Mesenchymal stromal/stem cells (MSCs) are a heterogeneous population of plastic-adherent cells that exhibit a fibroblast-like morphology, generate colony-forming units (CFU-Fs) and can differentiate into osteoblasts, adipocytes, and chondrocytes, among others.
In order to address the variability within MSC populations, the International Society for Cellular Therapy (ISCT) released a position paper stating the minimal criteria required for MSCs definition. Human MSCs are defined by positive expression of the cell surface antigens CD73, CD90, CD105 and by absence of expression of hematopoietic antigens, including CD11b or CD14, CD34, CD45, CD79 or CD19, and HLA-DR.
Mesenchymal stem cells can be expanded through multiple passages in medium containing high concentrations of fetal bovine serum (FBS); only a fraction of the cells will remain clonogenic through propagation. Due to changes in proliferation rates during expansion, it is advisable to not expand hMSCs beyond four or five passages.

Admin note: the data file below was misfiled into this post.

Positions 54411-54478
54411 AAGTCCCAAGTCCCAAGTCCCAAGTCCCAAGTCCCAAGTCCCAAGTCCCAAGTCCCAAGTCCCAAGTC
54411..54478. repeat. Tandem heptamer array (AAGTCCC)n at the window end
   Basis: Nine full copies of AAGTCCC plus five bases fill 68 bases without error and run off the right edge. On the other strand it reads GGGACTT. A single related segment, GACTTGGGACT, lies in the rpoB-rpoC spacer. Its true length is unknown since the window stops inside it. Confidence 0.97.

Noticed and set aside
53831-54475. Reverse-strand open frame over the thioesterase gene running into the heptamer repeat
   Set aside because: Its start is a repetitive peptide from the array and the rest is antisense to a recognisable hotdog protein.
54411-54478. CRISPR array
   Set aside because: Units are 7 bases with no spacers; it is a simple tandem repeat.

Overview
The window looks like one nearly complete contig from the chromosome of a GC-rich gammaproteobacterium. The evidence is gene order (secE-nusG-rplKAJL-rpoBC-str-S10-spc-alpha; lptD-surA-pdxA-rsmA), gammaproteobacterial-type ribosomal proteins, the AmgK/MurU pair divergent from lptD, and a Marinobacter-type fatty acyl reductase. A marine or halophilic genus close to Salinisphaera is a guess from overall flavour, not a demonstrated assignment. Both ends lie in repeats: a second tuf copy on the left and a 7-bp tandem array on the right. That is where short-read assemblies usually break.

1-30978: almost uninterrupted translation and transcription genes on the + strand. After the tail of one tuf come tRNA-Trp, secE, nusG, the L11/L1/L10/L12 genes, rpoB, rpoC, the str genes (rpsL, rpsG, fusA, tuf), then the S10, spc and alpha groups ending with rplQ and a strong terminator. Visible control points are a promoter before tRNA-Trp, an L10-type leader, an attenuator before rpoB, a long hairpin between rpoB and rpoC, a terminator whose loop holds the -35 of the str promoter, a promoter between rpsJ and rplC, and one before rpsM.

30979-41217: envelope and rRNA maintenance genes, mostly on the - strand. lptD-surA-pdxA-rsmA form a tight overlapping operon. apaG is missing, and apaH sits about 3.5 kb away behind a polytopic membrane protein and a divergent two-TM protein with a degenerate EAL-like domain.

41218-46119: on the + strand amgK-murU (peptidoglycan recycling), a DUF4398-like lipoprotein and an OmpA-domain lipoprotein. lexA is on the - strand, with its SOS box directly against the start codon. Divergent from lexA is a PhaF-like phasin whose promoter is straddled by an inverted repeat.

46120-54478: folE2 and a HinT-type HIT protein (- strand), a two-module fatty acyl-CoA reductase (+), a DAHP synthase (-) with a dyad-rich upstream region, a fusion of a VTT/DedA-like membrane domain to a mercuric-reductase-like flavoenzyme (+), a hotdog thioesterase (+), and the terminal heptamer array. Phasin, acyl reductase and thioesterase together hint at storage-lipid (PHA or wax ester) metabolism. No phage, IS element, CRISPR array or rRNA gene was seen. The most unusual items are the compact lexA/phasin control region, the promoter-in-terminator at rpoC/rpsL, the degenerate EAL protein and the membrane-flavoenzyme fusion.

Bone marrow-derived mesenchymal stem cells (BM-MSCs) are obtained by isolating mononucleated cells from a marrow aspirate by centrifugation on a density gradient, followed by adherent cell expansion in tissue culture. MSCs are subsequently expanded by plating at a low density, which enhances the percentage of rapidly proliferating cells.
BM-MSCs demonstrate broad therapeutic potential, as seen by their angiogenesis-promoting capacities and their immunomodulatory properties. MSCs have been extensively tested in preclinical and clinical studies, and have led to promising results in treatment of numerous diseases.